Bitcoin is a P2P network made up of equal nodes which all function in the same way.
From a strictly technical point of view, a Bitcoin full node is a piece of software that is built according to the Bitcoin protocol and fully verifies all its rules.
The most widely used software is Bitcoin Core, which is the latest version of the original software developed by Satoshi Nakamoto in 2008.
To date there are more than 10,000 public nodes with Bitcoin Core, while the other software used for Bitcoin network nodes are much fewer: 69 with Bitcore, 35 with Bitcoin Knots, 21 with bcoin, 18 with Bitcoin UASF, 7 with Bitcoin Unlimited and one each for btc1 and Bitcoin Classic.
However, these are the public nodes, i.e. those that can be reached online by anyone, but it is estimated that there are many more private ones, i.e. installed to be used only by the operator.
Bitcoin nodes have a fundamental task: to store the blockchain.
The Bitcoin blockchain is a file of about 410GB that contains all the Bitcoin blocks with all the transactions that have been recorded on the blockchain since its inception on 3 January 2009.
All nodes keep the exact same file, though each one updates it independently by adding new blocks that are mined by miners.
When a miner succeeds in mining a block, he communicates it to all nodes, which verify it and, if correct, add it to their own blockchain file that they store. Sometimes, in rare cases, different nodes add different blocks, but only those that have more blocks concatenated afterwards are considered valid.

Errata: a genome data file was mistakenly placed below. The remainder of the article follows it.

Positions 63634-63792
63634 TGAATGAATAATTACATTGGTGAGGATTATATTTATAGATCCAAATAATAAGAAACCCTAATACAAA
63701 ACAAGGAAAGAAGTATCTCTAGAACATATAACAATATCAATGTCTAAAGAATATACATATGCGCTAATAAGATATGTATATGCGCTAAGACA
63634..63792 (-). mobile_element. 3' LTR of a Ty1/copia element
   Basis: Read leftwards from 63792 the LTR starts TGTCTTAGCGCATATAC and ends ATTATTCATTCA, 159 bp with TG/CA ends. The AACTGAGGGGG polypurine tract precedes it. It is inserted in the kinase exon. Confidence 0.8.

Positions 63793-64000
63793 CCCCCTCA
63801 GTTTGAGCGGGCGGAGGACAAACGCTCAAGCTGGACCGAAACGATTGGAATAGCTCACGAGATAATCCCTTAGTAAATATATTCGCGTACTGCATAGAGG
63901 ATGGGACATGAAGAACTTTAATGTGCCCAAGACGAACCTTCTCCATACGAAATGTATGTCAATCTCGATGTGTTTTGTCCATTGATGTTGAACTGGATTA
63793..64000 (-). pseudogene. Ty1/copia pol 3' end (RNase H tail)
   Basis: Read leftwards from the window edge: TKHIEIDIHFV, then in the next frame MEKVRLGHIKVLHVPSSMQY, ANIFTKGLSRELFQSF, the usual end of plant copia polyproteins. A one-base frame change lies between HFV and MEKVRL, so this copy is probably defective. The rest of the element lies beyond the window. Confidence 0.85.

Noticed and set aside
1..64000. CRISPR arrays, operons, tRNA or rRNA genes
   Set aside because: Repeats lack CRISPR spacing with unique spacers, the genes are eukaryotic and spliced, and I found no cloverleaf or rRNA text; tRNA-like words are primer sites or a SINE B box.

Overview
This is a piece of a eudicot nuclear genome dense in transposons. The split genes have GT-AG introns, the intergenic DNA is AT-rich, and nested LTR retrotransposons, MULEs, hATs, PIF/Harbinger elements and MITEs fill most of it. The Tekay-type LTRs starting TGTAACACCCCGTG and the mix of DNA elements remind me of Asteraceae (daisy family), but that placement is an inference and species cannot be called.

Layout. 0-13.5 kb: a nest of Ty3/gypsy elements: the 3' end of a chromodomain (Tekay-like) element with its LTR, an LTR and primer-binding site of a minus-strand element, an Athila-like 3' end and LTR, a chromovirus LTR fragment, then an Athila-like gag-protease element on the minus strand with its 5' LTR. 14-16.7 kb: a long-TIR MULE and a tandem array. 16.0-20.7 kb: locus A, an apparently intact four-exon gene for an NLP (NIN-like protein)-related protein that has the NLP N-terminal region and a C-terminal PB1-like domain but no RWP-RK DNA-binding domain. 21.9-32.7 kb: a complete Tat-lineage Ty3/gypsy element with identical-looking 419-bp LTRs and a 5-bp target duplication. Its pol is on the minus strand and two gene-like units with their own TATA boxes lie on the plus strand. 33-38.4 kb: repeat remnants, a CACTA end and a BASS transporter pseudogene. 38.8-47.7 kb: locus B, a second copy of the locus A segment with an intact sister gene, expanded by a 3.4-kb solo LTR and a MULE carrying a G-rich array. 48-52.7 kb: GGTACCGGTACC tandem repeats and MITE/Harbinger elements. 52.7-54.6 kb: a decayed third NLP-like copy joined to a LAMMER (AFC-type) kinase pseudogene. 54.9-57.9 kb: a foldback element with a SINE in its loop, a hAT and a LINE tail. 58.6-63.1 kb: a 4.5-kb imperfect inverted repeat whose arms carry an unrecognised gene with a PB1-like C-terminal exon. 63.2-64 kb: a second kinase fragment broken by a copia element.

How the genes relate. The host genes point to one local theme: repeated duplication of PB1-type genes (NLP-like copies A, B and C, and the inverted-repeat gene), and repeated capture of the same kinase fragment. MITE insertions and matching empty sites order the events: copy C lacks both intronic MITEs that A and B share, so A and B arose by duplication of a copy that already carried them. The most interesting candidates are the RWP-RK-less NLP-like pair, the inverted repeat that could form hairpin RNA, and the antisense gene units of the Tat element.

In theory, anyone can make their own software to manage a Bitcoin node, as long as it is compatible with the protocol. The protocol is public, so anyone can download it and produce compatible software. However, it is much easier to download and install Bitcoin Core.
Installing a Bitcoin node is very easy, but it is also a lengthy process, both because once it is installed it has to download all 410GB of the blockchain, and more importantly because it has to verify, one by one, that the nearly 690,000 blocks conform to the protocol. The validation process is not very fast, and since there are many hundreds of thousands of blocks to verify, it can sometimes take days.
The task of Bitcoin’s nodes is to verify and guard the blockchain.
In 2009, when the first block on the Bitcoin blockchain was mined by Satoshi Nakamoto, there was a single piece of software, simply called Bitcoin by Nakamoto, which acted as both a node and a wallet, and which was also used to mine blocks. Over time, however, mining became increasingly difficult, so special mining software was developed. At the same time, it became evident that wallets were needed that did not have to download and verify the entire blockchain, and so stand-alone wallet software was born.
The end result of this evolution was Bitcoin Core, which is a software that only acts as a node, although it also integrates a wallet.
Those who do not need to verify the entire blockchain, and trust the verifications made by the other ten thousand nodes, can download a stand-alone wallet to carry out transactions. Miners, on the other hand, use different software to mine.